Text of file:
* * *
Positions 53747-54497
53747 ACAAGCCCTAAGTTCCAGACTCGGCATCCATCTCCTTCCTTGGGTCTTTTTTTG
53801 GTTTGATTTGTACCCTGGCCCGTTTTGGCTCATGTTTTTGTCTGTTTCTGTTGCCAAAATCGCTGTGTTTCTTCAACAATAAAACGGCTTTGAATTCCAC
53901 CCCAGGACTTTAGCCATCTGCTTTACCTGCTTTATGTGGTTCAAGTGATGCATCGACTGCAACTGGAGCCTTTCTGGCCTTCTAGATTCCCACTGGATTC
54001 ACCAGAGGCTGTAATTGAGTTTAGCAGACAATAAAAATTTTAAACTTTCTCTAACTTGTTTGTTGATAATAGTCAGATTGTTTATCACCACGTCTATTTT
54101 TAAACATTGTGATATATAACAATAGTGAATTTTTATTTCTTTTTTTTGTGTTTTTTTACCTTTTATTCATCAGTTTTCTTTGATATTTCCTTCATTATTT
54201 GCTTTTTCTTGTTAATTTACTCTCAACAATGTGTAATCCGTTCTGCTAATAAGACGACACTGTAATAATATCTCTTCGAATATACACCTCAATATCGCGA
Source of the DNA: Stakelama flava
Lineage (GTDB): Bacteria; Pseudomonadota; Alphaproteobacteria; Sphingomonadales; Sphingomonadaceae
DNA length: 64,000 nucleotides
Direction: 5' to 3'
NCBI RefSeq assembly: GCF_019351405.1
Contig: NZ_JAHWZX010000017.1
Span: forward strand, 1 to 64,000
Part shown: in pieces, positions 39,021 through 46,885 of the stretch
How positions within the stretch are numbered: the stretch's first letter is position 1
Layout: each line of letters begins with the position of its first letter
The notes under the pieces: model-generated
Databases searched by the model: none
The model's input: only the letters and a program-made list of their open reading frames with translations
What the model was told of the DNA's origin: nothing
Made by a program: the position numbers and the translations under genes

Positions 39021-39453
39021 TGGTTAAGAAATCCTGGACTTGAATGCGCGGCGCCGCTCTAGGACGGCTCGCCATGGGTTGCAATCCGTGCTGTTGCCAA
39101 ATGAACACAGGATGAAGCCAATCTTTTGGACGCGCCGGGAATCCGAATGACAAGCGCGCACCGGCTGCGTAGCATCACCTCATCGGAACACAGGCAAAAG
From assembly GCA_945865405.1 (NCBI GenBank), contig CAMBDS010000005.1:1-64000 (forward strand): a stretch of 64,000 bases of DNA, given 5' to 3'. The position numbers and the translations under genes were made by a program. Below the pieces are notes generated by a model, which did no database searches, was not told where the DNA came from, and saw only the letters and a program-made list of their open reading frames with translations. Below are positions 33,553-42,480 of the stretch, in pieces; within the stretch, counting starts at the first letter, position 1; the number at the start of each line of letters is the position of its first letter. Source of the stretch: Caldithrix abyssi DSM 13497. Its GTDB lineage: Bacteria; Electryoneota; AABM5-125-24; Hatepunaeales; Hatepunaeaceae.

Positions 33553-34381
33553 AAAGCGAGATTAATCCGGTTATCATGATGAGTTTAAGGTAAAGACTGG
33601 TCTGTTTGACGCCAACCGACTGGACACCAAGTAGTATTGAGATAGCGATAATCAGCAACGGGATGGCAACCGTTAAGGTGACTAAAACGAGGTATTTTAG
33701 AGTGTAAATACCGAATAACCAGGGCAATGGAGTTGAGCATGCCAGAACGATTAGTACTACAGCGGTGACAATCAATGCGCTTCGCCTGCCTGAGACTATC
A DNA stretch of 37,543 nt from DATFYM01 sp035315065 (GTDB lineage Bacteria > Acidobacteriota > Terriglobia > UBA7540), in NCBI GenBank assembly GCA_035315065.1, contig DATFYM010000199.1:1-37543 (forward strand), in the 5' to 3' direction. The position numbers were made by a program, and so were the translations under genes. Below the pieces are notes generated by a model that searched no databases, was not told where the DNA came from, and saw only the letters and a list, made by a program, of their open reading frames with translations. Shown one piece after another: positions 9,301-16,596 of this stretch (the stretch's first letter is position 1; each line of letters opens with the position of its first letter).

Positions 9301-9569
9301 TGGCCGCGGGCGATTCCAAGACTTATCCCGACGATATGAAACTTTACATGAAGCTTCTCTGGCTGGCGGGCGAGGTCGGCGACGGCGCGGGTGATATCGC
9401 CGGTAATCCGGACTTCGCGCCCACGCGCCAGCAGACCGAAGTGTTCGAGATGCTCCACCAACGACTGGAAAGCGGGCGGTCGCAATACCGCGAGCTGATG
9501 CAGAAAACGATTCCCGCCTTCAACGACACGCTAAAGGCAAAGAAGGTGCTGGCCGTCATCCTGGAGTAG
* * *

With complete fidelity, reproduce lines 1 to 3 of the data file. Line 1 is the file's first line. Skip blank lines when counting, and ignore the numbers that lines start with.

Positions 53747-54497
53747 ACAAGCCCTAAGTTCCAGACTCGGCATCCATCTCCTTCCTTGGGTCTTTTTTTG
53801 GTTTGATTTGTACCCTGGCCCGTTTTGGCTCATGTTTTTGTCTGTTTCTGTTGCCAAAATCGCTGTGTTTCTTCAACAATAAAACGGCTTTGAATTCCAC